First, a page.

The psychological toll that new work takes on you should be accounted for, and it’s a cost. So while you are getting paid the same (or similar) for extra work, your costs are actually going up.

That’s why sometimes, at the end of the day, you’re tired.

You didn’t really do that much. You’re already late with some of your main tasks, and the extra work you picked up means you can’t even sleep well.

You feel guilty and useless, and then you feel worse and much less motivated.

You are now in the ‘overworked’ phase of freelance-hood, and it is not a great place to be.

‘Overworked’ is a door to the house of ‘burnout,’ which isn’t a house at all. It’s a cave—a deep, dark, near-infinite cave that can lead you to some pretty rough places, including depression, alcoholism and worse.

Save yourself by cutting your client(s)

When you get to this place, it’s time for you to take a step back—in fact, a few steps back—and reevaluate where you are and where you want to be.

Do you have enough time for yourself? For your friends and family? Do you feel accomplished when you go to sleep and happy (though groggy) when you wake up?

If the answer is no, then you should cut down on client work and work on yourself. In this situation, it’s sometimes necessary to not just have less work, but also to have fewer clients.

Who you decide to cut is your choice, but cut you must.

How to break up in a good way

Now, just because you’ve decided to leave a client, doesn’t mean you have to leave them high and dry.

After all, you’re still a professional and you have a reputation to uphold. The following steps are crucial when you’ve decided to leave your client.

1. Call them (if possible)

When you’re breaking up with someone, it’s better to do it to their face. When you’re breaking up with your freelance client, it should at least be on the phone.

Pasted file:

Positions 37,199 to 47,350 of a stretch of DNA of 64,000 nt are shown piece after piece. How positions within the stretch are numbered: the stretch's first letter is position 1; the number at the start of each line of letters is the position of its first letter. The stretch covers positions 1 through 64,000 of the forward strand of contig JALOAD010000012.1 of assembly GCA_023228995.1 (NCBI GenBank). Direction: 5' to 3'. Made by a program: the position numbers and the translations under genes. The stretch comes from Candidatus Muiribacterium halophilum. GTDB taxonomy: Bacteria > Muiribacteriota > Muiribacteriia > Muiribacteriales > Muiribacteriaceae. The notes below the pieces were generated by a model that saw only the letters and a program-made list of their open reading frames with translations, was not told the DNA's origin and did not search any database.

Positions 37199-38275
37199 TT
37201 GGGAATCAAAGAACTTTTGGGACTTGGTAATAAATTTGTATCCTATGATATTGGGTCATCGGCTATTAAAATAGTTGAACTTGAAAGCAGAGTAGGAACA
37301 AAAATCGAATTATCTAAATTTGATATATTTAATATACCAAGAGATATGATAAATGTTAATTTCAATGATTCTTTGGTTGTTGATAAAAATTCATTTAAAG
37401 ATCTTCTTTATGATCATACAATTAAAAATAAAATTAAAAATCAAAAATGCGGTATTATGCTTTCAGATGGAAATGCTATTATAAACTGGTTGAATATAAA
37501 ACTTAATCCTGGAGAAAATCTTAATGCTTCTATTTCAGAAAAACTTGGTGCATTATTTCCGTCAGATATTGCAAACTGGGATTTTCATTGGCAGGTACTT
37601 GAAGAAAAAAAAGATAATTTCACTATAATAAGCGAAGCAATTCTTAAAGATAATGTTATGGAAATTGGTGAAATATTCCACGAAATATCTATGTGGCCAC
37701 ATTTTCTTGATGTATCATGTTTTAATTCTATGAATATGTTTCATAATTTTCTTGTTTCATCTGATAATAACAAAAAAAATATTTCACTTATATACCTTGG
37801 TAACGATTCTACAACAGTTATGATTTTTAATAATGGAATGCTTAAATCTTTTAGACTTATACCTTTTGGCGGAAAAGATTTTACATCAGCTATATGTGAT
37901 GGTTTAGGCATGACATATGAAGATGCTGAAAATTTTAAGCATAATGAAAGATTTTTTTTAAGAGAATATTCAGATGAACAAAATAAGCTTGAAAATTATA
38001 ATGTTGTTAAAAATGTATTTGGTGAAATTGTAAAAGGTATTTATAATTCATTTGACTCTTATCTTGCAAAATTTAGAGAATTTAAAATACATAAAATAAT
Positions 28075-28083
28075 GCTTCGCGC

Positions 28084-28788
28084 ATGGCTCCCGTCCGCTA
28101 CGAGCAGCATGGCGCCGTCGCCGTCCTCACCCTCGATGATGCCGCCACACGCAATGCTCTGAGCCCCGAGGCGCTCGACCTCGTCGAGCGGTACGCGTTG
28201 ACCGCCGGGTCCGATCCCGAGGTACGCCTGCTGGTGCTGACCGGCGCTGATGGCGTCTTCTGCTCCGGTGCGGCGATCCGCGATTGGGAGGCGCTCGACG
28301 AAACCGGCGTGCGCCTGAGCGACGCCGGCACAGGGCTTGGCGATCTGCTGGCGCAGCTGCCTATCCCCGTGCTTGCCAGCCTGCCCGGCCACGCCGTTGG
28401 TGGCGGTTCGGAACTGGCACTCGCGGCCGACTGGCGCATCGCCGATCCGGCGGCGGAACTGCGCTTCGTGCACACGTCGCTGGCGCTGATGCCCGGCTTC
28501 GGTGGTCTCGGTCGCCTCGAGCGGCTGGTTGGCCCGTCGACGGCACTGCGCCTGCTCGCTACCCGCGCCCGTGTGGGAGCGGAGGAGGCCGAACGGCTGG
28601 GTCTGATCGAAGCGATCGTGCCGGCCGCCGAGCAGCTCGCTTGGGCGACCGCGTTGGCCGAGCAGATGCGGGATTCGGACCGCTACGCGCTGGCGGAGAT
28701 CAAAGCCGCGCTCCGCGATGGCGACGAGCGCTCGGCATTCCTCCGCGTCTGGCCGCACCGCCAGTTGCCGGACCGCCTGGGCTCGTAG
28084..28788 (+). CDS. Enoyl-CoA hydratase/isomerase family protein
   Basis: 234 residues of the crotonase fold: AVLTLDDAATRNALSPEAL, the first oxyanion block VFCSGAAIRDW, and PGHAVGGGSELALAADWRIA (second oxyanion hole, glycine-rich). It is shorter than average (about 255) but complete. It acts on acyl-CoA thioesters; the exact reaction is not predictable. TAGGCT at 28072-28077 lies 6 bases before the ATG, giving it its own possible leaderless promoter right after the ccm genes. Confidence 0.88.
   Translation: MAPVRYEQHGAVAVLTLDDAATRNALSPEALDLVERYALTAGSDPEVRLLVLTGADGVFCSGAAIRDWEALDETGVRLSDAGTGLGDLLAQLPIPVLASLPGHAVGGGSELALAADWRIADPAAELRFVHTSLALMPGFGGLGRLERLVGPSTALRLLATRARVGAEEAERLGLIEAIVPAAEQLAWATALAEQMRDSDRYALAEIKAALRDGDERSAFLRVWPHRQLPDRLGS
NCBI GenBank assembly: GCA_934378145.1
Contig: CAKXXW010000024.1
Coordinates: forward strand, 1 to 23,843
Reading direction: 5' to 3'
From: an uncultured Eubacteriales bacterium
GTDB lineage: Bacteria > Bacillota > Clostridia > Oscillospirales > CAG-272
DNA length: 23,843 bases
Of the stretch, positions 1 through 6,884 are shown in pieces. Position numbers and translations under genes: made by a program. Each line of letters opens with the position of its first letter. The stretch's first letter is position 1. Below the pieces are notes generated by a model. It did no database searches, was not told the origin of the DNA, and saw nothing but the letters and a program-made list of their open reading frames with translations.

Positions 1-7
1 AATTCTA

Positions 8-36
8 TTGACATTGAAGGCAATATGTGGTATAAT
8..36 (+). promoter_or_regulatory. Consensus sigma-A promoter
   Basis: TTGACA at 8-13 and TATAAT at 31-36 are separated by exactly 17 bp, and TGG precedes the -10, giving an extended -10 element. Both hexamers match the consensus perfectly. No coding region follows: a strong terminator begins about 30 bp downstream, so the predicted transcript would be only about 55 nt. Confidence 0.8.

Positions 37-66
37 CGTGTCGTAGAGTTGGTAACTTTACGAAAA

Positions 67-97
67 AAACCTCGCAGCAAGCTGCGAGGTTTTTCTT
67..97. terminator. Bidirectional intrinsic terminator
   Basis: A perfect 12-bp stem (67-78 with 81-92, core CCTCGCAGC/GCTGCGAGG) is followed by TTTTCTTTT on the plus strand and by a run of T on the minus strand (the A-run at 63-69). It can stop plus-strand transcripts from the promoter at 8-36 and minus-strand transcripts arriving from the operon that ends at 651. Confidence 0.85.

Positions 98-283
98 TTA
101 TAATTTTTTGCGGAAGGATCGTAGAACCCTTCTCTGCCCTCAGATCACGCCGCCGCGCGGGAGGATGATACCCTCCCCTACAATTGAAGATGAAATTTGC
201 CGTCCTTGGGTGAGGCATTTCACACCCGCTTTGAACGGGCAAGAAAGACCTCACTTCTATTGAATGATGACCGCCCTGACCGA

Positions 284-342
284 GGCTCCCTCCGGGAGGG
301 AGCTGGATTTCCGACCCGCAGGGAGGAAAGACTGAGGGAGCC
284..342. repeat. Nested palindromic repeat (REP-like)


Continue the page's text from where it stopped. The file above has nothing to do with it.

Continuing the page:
My first ever girlfriend broke up with me through a Facebook message. While the breakup wasn’t fun, the medium that she chose was just offensive.

It can also look quite cowardly, which will lower your professional reputation.

It’s of course much easier to do it through email, but it is by no means better.

2. Always be professional

No matter what the situation, you should try your best to be professional. In your emails and communications with your client, try to remain professional.

Essentially, this means you should remain non-emotional. Not unemotional, just not reaching the emotional outburst level that can cause a situation to get much worse.

3. Provide a two-week notice

The standard notice for quitting is two weeks, for a good reason.

It’s long enough to give the client some time to find someone new, but also not too long that your life becomes unbearable.

If you can, offer other freelancers to continue the work—unless, of course, this particular freelance client is horrible to work with. Then you probably don’t want to put that on anyone else.

4. Finish up your tasks